Insertion Instructions for Skyla®

Click through the pages below to review the step-by-step insertion instructions for Skyla®

Intro: Getting to know the non-reloadable Skyla inserter 1/14
Intro: Getting to know the non-reloadable Skyla inserter 2/14
Intro: Getting to know the non-reloadable Skyla inserter 3/14
Intro: Timing of Insertion 4/14
Intro: Timing of Insertion 5/14
Intro: Timing of Insertion 6/14
Intro: Timing of Insertion 7/14
Intro: Timing of Insertion 8/14
Intro: Timing of Insertion 9/14
Intro: Timing of Insertion 10/14
Intro: Tools for Insertion 11/14
Intro: Preparation for Insertion 12/14
Intro: Preparation for Insertion 13/14
Intro: Getting to know the non-reloadable Skyla inserter 14/14
Step 1: Opening of the package 1/1
Step 2: Load Skyla into the insertion tube 1/1
Step 3: Setting the flange 1/1
Step 4: Skyla is now ready to be inserted 1/1
Step 5: Open the arms 1/1
Step 6: Advance to fundal position 1/1
Step 7: Release Skyla and withdraw the inserter 1/3
Step 7: Release Skyla and withdraw the inserter 2/3
Step 7: Patient Follow-up 3/3
Removal of Skyla1/3
Removal of Skyla2/3
Removal of Skyla3/3
  • Welcome to the Skyla insertion instructions.

    The instructions are designed to help you understand how to properly insert Skyla.

    Because the Skyla inserter is different from other IUS/IUD inserters you may be used to—and since it cannot be reloaded—it's important to understand its defining features and learn proper insertion technique prior to using Skyla.

    This is a supplement to the Full Prescribing Information, which you can find on the top right corner of the website. You can also view the insertion video using the left-hand side navigation.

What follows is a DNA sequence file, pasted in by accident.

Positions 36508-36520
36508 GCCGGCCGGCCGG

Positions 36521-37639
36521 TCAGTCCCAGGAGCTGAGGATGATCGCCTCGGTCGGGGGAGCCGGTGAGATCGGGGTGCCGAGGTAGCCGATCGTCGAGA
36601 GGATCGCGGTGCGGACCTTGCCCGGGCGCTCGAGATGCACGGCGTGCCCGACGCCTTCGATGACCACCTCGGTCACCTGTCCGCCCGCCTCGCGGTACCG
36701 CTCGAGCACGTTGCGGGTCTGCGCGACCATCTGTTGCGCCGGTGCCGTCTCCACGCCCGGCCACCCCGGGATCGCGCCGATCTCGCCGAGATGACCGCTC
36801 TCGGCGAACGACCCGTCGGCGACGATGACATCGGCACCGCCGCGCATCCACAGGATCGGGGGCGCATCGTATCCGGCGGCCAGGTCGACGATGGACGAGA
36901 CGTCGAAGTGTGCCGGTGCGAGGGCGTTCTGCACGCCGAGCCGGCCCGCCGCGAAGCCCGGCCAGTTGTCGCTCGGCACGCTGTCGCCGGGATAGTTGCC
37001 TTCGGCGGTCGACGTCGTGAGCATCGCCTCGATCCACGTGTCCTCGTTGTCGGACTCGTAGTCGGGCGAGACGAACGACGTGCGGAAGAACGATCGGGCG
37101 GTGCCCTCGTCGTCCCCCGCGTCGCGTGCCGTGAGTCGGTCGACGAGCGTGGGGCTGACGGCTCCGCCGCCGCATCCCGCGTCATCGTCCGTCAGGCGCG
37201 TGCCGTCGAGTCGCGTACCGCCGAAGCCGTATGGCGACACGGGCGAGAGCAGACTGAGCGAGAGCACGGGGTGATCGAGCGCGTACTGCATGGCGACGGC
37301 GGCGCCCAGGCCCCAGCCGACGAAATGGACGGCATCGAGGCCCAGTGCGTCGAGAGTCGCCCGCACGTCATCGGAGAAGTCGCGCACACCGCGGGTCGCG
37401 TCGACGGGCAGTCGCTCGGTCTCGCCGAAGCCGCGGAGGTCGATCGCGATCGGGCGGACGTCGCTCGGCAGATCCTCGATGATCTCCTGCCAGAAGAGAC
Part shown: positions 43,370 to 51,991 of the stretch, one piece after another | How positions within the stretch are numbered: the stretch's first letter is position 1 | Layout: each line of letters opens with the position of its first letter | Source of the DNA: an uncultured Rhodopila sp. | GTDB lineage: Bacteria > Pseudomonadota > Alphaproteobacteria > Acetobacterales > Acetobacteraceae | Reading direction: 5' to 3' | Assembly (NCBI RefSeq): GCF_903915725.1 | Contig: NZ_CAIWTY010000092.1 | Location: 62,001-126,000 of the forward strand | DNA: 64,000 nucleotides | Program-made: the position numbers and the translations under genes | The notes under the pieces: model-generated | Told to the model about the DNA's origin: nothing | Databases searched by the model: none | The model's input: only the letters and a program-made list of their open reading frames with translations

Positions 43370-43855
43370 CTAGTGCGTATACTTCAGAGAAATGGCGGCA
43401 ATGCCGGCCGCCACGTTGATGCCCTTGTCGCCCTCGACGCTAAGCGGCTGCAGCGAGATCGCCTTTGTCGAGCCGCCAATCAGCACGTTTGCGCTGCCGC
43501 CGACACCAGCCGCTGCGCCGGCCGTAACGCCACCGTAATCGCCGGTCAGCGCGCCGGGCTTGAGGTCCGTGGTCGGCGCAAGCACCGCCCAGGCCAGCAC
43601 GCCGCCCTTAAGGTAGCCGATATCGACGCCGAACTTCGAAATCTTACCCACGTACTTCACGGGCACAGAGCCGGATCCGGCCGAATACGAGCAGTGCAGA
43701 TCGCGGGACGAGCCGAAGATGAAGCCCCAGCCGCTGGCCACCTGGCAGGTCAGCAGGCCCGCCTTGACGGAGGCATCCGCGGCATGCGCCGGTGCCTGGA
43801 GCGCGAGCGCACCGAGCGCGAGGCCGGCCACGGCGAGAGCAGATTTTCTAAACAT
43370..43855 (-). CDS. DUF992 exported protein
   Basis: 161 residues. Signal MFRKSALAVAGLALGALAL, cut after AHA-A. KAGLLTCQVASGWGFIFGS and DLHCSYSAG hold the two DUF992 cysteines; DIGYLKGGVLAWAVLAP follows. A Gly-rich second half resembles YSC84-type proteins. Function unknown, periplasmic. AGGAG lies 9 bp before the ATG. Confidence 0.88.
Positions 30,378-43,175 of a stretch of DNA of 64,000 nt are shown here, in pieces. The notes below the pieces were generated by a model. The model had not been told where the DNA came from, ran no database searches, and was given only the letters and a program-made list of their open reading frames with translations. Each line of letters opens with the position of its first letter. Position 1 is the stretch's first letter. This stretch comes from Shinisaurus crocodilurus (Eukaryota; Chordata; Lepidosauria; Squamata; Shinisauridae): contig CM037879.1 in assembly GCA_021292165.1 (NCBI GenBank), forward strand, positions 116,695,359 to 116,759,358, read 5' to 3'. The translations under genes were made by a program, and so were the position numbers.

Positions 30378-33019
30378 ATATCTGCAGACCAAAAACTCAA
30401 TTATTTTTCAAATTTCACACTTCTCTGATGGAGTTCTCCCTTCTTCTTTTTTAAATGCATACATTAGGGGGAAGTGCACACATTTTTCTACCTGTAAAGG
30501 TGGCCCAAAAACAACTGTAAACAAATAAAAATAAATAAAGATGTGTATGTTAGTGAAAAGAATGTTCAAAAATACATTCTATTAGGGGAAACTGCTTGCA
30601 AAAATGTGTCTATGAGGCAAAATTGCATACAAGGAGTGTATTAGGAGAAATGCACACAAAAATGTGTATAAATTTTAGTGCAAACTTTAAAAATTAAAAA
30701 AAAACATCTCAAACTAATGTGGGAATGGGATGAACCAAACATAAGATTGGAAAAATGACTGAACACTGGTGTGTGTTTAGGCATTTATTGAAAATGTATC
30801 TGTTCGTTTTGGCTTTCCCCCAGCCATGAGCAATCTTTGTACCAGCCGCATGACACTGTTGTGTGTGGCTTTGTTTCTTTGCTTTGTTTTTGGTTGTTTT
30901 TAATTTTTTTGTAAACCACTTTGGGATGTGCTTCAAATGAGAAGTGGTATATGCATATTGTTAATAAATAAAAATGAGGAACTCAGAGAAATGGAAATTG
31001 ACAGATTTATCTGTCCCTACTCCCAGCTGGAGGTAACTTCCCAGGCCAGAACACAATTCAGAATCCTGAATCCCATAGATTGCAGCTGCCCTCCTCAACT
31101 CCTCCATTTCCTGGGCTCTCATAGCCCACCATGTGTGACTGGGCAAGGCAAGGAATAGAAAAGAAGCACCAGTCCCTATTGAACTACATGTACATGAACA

• Skyla contains 13.5 mg of levonorgestrel (LNG) released in vivo at a rate of approximately 14 mcg/day after 24 days. This rate declines progressively to approximately 6 mcg/day after 1 year and to 5 mcg/day after 3 years. The average in vivo release rate of LNG is approximately 8 mcg/day over the first year of use and 6 mcg/day over the period of 3 years.

    Skyla must be removed by the end of the third year and can be replaced at the time of removal with a new Skyla if continued contraceptive protection is desired.

    Skyla can be physically distinguished from other intrauterine systems (IUSs) by the combination of the visibility of the silver ring on ultrasound and the brown color of the removal threads.

    Skyla is supplied in a sterile package within an inserter that enables single-handed loading. Do not open the package until required for insertion. Do not use if the seal of the sterile package is broken or appears compromised. Use strict aseptic techniques throughout the insertion procedure.

  • Insertion Instructions

    1. Obtain a complete medical and social history to determine conditions that might influence the selection of a levonorgestrel-releasing intrauterine system (LNG IUS) for contraception. If indicated, perform a physical examination, and appropriate tests for any forms of genital or other sexually transmitted infections.
    2. Follow the insertion instructions exactly as described to ensure proper placement and avoid premature release of Skyla from the inserter. Once released, Skyla cannot be reloaded.
    3. Check expiration date of Skyla prior to initiating insertion.
    4. Skyla should be inserted by a trained healthcare provider. Healthcare providers should become thoroughly familiar with the insertion instructions before attempting insertion of Skyla.